The Chemehuevi Indians live in the Mojave Desert along the Colorado River basin.
Rob Duke's insight:
Tribes are increasingly recognized as reasonable arbiters of their own justice systems.
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To stop them becoming terrorists, Italy is giving teens €500 to spend on high culture

To stop them becoming terrorists, Italy is giving teens €500 to spend on high culture | Alternative Dispute Resolution, Mediation, and Restorative Justice | Scoop.it
The Italian government has a nice present for the teens in the country celebrating their 18th birthday this year—€500 ($566) to spend at theatres, concerts, and museums. The scheme starts on Sept. 15 and will benefit around 575,000 teenagers. It was first announced last year in response to the deadly Paris terrorist attacks. The governmen
Rob Duke's insight:
Joseph Nye argues for a mix of Hard Power (military/police) and Soft Power (diplomacy/hearts & minds programs) to make up something called Smart Power....

The Justice system can adopt these ideas to be more effective...
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'She Was Afraid To Go Back To Jail'

'She Was Afraid To Go Back To Jail' | Alternative Dispute Resolution, Mediation, and Restorative Justice | Scoop.it
The story of Athena Covarrubias, who hanged herself in a Texas jail last year.
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Community Voice: Here's why your sheriff cares about school attendance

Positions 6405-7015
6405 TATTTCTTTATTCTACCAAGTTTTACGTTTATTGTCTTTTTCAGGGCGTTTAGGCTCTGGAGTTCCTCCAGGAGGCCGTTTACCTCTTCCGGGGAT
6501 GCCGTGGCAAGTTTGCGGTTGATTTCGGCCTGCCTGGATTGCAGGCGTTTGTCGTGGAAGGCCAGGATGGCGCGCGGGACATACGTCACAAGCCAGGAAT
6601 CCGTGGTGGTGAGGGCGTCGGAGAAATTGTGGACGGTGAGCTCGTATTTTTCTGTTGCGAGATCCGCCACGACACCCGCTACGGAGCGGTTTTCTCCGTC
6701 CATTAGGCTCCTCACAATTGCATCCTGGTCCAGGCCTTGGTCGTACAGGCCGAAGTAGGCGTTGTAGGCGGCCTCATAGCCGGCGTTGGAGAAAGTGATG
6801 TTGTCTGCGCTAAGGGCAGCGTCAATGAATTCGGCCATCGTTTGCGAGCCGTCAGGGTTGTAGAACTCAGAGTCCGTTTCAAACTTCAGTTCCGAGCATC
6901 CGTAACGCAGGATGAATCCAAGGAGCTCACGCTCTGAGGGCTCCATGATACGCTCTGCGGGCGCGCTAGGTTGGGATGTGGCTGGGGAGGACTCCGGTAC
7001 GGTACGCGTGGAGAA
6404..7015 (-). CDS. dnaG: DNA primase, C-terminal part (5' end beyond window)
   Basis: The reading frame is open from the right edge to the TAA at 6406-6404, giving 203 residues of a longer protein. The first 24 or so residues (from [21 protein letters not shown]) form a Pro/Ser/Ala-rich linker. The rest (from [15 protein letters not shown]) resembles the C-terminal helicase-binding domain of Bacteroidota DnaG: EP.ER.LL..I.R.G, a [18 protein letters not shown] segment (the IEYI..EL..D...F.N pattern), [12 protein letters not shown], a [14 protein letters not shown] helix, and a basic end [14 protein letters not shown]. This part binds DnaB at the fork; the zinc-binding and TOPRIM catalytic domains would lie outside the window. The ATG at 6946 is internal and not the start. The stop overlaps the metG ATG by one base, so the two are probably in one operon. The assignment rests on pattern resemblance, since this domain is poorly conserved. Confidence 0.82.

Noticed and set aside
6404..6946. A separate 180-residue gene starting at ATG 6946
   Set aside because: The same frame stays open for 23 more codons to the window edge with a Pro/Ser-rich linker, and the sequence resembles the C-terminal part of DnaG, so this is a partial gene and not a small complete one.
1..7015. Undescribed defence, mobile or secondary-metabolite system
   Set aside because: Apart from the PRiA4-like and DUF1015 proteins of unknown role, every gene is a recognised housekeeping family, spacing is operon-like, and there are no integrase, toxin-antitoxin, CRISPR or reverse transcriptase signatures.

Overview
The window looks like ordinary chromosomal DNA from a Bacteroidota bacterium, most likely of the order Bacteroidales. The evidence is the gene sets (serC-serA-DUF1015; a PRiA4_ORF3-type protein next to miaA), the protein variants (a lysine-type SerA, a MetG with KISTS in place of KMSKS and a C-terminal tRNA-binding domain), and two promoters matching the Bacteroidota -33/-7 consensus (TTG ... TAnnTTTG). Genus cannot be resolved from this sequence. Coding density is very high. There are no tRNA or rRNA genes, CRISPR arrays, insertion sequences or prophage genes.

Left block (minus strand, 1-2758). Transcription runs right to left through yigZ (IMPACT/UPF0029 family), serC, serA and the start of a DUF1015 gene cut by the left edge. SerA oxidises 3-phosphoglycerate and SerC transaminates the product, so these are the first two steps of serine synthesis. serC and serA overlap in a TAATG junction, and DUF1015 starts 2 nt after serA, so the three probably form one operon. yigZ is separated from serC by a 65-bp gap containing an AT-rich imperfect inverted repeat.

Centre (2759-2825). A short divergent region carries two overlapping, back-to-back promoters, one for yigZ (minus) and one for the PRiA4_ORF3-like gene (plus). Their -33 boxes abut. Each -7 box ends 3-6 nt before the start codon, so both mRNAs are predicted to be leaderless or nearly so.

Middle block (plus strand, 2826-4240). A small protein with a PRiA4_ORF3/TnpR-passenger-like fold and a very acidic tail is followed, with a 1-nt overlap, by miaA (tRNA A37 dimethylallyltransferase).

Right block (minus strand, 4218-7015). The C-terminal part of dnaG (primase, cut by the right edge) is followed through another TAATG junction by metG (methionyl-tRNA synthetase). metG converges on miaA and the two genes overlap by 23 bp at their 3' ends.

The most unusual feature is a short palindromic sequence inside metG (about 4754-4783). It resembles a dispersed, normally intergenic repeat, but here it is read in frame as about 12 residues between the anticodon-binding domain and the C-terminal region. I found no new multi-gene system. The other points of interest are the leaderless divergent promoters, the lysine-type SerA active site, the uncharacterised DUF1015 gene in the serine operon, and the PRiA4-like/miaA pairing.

Community Voice: Here's why your sheriff cares about school attendance | Alternative Dispute Resolution, Mediation, and Restorative Justice | Scoop.it
As the sheriff of Kern County, it is my responsibility to keep the citizens of and visitors to Kern County as safe as possible. Although truancy may seem to be an issue for schools to address, it is also an issue that each one of us in Kern County should be concerned about. Truancy has been linked to serious delinquent activity, as well as negative behavior displayed by adults later in life. Unexcused absences have been associated with substance abuse, gang activity, and other “quality of life” crimes such as burglary, vandalism, and thefts. Additionally, adults who missed school as juveniles are found to have a higher likelihood of lower paying jobs, living in poverty, relying more on public assistance, and being incarcerated.
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Virginia’s McAuliffe to announce restoration of voting rights to 13,000 felons

Virginia’s McAuliffe to announce restoration of voting rights to 13,000 felons | Alternative Dispute Resolution, Mediation, and Restorative Justice | Scoop.it
The move comes a month after a GOP lawsuit blocked the Democratic governor’s first attempt at a sweeping clemency order.
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California crime measure triggers 52,000 fewer arrests

California crime measure triggers 52,000 fewer arrests | Alternative Dispute Resolution, Mediation, and Restorative Justice | Scoop.it

SACRAMENTO, Calif. (AP) — A 2014 California voter-approved initiative that reduced penalties for certain drug and property crimes has led to the lowest arrest rate in state history as police frequently ignore those illegal activities, experts say.

Proposition 47 lowered criminal sentences by reducing them from felonies that can bring long prison sentences to misdemeanors that instead bring up to a year in jail.